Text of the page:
The Sky Bridge

I don't go downtown very often, so I don't have much of an emotional investment in what happens. I think that compared to the way the downtown malls were, anything would be an improvement.

I don't think a sky bridge would be the death of main street. It just doesn't seem like that big of a deal to me. The old malls forced everyone out onto main street to go from one to the other, and that didn't seem to help "keep main street alive".

Todays article in the Salt Lake Tribune about Rocky's Veto on the sky bridge mentioned Rocky's idea of closing main street to cars. Trax would still go through, obviously, but I think the idea bears some contemplation. The ZCMI center food court always had people in it, eating and talking (at least during my teen-age years when I was at the mall more often). Imagine if that type of atmosphere could be transferred outside. If main street was closed to traffic, and an inviting atmosphere was created to attract people, it wouldn't matter if there was a sky bridge or not, because people would want to be on main street.

I think the key here is attracting people to main street instead of trying to force them to pass through it (by doing away with the sky bridge idea) on their way to the other mall.

Friday, May 04, 2007

Blue Sky?

My parents are talking to a contractor about installing solar panels on their roof. They could power 75% of their energy usage that way. The contractor who is doing it didn't have good things to say about Rocky Mountain Power's Blue Sky program.

Here's what my mom related to me:

Apparently Rocky Mountain Power is divided into two sections, one is directly involved with selling the power to customers, and I can't remember exactly, but I think the other one must be the power generation side. The side they present to the public and the PSC is conveniently always struggling. The profits stay in the other, more obscure side. They have lots of money, are making big profits, and keep the stock investors satisified. The really good reason for RMP to get the customers to buy "shares" of Blue Sky is that you get nothing tangible for your investment, only the good feelings of having helped make our environment more green. But they could easily build out the windmill project with other income and make their stockholders (who take real risks in investing and should get some return for it) partners instead.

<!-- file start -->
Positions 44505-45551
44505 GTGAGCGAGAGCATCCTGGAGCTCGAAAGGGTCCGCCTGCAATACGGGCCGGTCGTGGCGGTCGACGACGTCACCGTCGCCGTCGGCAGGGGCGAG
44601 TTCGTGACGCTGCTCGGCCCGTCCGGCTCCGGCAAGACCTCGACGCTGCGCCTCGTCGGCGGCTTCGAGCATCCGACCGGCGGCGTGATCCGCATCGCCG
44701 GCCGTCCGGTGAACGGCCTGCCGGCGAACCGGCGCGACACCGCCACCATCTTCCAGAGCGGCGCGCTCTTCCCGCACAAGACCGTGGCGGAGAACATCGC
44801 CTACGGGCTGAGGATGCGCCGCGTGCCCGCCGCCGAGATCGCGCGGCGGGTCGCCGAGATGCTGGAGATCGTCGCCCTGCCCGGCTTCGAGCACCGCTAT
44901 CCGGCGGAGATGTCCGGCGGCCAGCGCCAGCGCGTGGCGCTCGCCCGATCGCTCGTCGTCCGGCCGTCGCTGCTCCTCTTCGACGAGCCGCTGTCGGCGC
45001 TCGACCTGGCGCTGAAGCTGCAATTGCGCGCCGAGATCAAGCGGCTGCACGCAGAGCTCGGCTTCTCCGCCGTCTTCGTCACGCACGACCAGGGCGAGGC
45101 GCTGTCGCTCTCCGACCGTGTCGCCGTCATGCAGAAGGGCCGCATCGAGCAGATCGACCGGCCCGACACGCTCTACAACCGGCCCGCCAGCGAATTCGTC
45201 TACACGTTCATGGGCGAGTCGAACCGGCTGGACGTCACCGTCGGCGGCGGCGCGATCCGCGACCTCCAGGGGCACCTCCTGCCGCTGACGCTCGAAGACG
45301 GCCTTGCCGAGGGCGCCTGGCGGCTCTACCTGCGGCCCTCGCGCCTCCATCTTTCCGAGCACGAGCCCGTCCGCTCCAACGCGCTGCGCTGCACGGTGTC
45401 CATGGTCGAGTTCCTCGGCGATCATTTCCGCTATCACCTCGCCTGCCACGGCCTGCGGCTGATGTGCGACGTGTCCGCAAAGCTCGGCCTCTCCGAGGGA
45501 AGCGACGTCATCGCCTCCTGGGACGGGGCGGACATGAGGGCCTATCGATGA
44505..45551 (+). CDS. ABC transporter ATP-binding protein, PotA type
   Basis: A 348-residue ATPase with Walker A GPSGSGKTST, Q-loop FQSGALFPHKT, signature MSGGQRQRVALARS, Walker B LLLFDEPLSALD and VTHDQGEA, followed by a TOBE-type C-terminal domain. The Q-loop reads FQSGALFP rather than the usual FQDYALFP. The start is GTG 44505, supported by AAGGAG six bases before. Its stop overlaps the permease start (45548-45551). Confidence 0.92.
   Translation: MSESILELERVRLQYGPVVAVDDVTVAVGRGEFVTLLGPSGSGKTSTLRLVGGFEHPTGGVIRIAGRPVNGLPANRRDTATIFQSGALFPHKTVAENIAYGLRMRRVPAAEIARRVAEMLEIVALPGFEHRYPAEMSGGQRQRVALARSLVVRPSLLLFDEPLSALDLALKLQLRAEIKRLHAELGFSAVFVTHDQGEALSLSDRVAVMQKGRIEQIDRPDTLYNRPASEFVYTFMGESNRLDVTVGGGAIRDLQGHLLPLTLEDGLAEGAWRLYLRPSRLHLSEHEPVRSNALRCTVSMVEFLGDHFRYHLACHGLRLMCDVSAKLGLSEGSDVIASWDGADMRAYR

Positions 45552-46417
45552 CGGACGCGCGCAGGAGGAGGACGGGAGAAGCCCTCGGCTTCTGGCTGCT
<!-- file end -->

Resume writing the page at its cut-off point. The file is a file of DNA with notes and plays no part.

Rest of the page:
You would do better to invest in the stock of companies who are working to improve our environment an at least have an opportunity to also participate in the profits.

So obviously here, the way Rocky Mountian Power is running the blue sky program is not so great, but if people just stop paying extra for the renewable energy resources, will RMP keep putting money into it or will they just let the whole thing drop? I'm feeling a bit torn, and for now will keep my 1 block of blue sky.

Thursday, May 03, 2007

Utah Moms for Clean Air

From Jen's Green Journal: Did you know . . .
The air quality in the Salt Lake Valley shaves off an average of two years per person's life span?
Each red alert day is equivalent to smoking half a pack of cigarettes? With 22 red alert days this past winter, each one of us -- including babies and children -- has had the equivalent of smoking 11 packs of cigarettes this year.

That's disgusting. I had a hard time this winter with the gross air. I hated to drive to the school to pick up my son, because that contributes to the air pollution, but I didn't want us to be out walking with the air the way it was either. We can all do little things to make a difference...

Check out Utah Moms for Clean Air to find out how you can make a difference in your neighborhood.

(I particularly like the suggestion of not letting your car idle)

Tuesday, May 01, 2007

So much for food...

A few months ago, after my Mr. turned 30, our health insurance premium went up by $70/month. Now it's going up another $70. It's ridiculous, especially since I am one of the lucky ones. At least I have insurance, and can pay for it (although it's starting to hurt). We've had our current insurance for less than 3 years, and our monthly premium has nearly doubled. If this keeps up, we're not going to be able to afford it anymore.

Maybe more of us need to get angry about our lousy health care system and insist on some sort of health care reform?

Write your elected officials. Please.

(really, it's enough to make me become a one-issue voter- Barack Obama says he'll get universal healthcare going if he's elected....)